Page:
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NorthCoast
01-29-2009, 11:00 PM
LeBeau ties success to numbers game
Tuesday, January 27, 2009 3:02 AM
By Tim May

THE COLUMBUS DISPATCH
When Dick LeBeau played football, he was competing and computing.

The Pittsburgh Steelers defensive coordinator couldn't help it. Coming from a London, Ohio, family in which his father was an accountant and a close cousin was a comptroller, charting and crunching numbers came naturally. They first started to make sense from a football standpoint when he toiled as a defensive back for the Detroit Lions in the late 1950s and early '60s.

"Believe it or not -- yes, the game has changed over the years, but the numbers you need to be successful defensively have varied very little, and that's the (average) yards per rush, yards per throw and yards per play," said LeBeau, 71. "When I first started keeping track of this, it amazed me how repetitive they were."

The goal is to average no more than 3.7 yards per rushing attempt, 5.7 per pass attempt and 4.7 per play, he said. His Steelers defense -- the best in the NFL -- is giving up an average of 3.3 yards per rush, 4.7 per pass and 3.9 per play.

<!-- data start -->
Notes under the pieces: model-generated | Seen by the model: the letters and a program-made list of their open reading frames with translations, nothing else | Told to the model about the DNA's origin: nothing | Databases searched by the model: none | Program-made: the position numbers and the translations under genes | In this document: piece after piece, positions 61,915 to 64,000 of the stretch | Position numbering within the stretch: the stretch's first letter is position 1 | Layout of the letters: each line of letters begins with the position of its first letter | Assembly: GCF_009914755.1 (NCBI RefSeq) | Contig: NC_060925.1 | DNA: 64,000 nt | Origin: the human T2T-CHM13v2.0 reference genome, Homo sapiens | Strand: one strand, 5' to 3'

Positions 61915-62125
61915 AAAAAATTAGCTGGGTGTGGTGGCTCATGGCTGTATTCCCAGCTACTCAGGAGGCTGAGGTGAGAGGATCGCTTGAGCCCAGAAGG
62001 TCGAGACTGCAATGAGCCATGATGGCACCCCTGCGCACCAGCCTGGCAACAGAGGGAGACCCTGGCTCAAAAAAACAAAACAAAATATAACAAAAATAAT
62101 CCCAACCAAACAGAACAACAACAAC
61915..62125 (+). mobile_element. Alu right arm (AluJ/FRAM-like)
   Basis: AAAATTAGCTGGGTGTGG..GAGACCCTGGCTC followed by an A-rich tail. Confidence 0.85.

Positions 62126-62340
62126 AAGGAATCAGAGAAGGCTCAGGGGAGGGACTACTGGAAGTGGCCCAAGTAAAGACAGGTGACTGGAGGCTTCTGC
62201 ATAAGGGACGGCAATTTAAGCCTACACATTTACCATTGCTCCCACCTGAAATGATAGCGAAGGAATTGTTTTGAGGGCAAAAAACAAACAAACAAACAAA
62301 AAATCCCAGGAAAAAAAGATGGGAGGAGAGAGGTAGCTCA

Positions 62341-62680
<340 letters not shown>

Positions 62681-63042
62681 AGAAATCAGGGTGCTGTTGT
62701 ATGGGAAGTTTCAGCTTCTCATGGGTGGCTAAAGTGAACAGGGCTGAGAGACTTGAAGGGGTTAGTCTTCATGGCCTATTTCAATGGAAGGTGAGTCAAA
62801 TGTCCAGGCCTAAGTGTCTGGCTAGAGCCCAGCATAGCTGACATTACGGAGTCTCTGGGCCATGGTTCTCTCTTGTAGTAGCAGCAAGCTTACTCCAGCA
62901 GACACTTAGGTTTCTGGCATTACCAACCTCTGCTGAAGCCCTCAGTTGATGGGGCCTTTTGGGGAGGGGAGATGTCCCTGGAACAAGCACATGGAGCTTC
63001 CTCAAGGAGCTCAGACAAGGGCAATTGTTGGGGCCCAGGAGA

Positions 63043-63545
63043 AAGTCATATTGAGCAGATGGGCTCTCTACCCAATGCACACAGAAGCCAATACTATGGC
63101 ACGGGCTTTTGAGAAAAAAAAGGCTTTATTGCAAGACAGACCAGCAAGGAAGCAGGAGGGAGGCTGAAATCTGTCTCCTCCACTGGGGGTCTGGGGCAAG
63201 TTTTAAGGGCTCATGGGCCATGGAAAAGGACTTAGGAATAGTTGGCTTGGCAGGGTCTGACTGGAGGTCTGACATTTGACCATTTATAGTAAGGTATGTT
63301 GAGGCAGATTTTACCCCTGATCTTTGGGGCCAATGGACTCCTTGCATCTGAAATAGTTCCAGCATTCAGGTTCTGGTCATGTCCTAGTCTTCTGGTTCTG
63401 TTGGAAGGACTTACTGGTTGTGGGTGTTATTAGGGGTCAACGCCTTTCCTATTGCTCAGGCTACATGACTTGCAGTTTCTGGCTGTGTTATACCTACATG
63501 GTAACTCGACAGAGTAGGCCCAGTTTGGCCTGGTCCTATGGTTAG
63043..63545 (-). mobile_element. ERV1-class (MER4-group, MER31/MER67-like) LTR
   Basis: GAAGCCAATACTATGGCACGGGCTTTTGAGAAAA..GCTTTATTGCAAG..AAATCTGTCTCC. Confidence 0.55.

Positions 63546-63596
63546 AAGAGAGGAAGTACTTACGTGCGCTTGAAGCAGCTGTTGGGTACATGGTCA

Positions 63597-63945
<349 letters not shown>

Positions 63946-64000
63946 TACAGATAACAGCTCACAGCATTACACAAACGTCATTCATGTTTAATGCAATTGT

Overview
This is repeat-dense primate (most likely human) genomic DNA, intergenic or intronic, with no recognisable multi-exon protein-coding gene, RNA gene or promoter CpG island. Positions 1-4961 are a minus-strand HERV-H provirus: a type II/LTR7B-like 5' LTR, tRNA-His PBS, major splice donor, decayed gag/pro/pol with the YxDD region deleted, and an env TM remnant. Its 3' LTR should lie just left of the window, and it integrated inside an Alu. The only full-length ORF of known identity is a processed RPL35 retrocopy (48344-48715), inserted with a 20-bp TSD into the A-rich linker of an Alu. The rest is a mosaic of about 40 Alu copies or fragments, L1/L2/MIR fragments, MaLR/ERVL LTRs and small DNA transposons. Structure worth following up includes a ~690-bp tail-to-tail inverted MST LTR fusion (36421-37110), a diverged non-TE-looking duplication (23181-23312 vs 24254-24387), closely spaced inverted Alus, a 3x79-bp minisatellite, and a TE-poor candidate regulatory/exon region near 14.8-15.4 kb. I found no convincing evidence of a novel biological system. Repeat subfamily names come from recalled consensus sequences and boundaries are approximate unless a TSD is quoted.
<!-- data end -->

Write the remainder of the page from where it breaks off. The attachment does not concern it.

"We've built everything that we do around angles, and we try to reach certain goals, and if we reach those goals we are a productive defense," LeBeau said. "That has stayed viable for 20 years, believe it or not. I have the statistical data to support that empirically. However, I won't show it to you."

He shows it to his fellow players and coaches, though. The numbers provide the rhyme to his reasoning.

They help explain the mental gymnastics that saw him come up with such novel defensive schemes as the zone blitz, in which he makes the quarterback and offensive linemen constantly deal with numbers ("There were three defenders left of center a second ago, but only two are rushing. Where's the other guy!?").

One of the beauties of working with LeBeau, Steelers coach Mike Tomlin said, is LeBeau never comes off as a know-it-all.

"He probably knows close to all of it," Tomlin said with a laugh, "but he doesn't wear it. He really doesn't. He is an incredibly humble, down-to-earth person."

LeBeau said that's because football has a way of humbling a man. Take Sunday's game -- a primary threat to those numbers will be Arizona receiver Larry Fitzgerald, the hottest playmaker this postseason.

"Our cornerbacks will all have to do a good job at the ball, because they for sure are gonna test 'em," LeBeau said. "I think our numbers say that our corners have done a good job for us for several years, but we haven't played against this guy."

http://www.dispatch.com/live/content/sports/stories/2009/01/27/super_lebeau_side.ART_ART_01-27-09_C2_M8CMVH9.html